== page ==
Race start, Yas Marina, 2022

The errors the FIA must not repeat in 2023 after completing F1 race control overhaul

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The FIA’s announcement yesterday of a restructuring of its Formula 1 operation is intended to draw a line under a process which began in response to the controversial conclusion to the 2021 world championship.

It will inevitably focus attention on whether the sport’s governing body can reduce the confusion, inconsistencies and errors which created too many problems during races last year.

The FIA embarked on an “analysis and clarification exercise” three days after the 2021 season ended in bitter recriminations at Yas Marina. The outcome appeared three months later as a 3,300-word report which laid out the reasoning for a raft of changes to how the sport’s governing body runs the races which constitute its most prestigious championship.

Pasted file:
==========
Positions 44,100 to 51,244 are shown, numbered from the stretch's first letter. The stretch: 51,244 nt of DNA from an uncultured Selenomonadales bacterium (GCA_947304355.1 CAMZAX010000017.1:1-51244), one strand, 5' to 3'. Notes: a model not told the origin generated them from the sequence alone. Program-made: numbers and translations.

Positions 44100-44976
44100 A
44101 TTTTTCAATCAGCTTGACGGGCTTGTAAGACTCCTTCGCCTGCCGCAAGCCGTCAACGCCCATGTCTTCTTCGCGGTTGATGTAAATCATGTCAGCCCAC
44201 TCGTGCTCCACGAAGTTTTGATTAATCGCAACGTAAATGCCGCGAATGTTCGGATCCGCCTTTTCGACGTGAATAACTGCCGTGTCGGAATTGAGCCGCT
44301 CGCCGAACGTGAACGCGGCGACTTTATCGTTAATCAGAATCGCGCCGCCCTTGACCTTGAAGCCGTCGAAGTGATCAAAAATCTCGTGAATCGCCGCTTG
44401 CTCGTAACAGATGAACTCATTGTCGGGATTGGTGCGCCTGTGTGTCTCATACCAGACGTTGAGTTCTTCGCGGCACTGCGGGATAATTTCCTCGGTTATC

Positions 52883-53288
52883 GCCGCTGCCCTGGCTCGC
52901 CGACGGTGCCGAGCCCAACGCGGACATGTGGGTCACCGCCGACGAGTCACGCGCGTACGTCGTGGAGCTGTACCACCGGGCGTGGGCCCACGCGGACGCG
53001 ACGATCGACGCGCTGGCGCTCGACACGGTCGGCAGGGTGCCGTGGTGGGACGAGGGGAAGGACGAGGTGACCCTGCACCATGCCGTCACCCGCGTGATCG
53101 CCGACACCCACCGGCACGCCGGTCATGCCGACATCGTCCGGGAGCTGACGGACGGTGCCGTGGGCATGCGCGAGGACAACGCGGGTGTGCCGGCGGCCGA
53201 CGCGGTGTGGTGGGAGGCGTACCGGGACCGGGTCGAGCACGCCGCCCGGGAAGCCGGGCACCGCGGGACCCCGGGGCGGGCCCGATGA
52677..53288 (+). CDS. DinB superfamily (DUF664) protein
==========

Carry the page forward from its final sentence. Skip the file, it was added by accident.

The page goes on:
Race director Michael Masi was removed from his position for failing to enforce the series’ rules correctly in the final lap restart which decided the destiny of the 2021 drivers’ title. But the report also recommended reducing the responsibilities involved in the position Masi held.

Michael Masi, FIA International Stewards programme 2020
Masi was ousted over Abu Dhabi farce
“The role of the race director is by nature demanding and high-pressured,” it noted. “A recurrent theme in the detailed analysis and clarification exercise was a concern that the number of roles and responsibilities of the race director that have accumulated over the years might be adding additional pressure to the role.”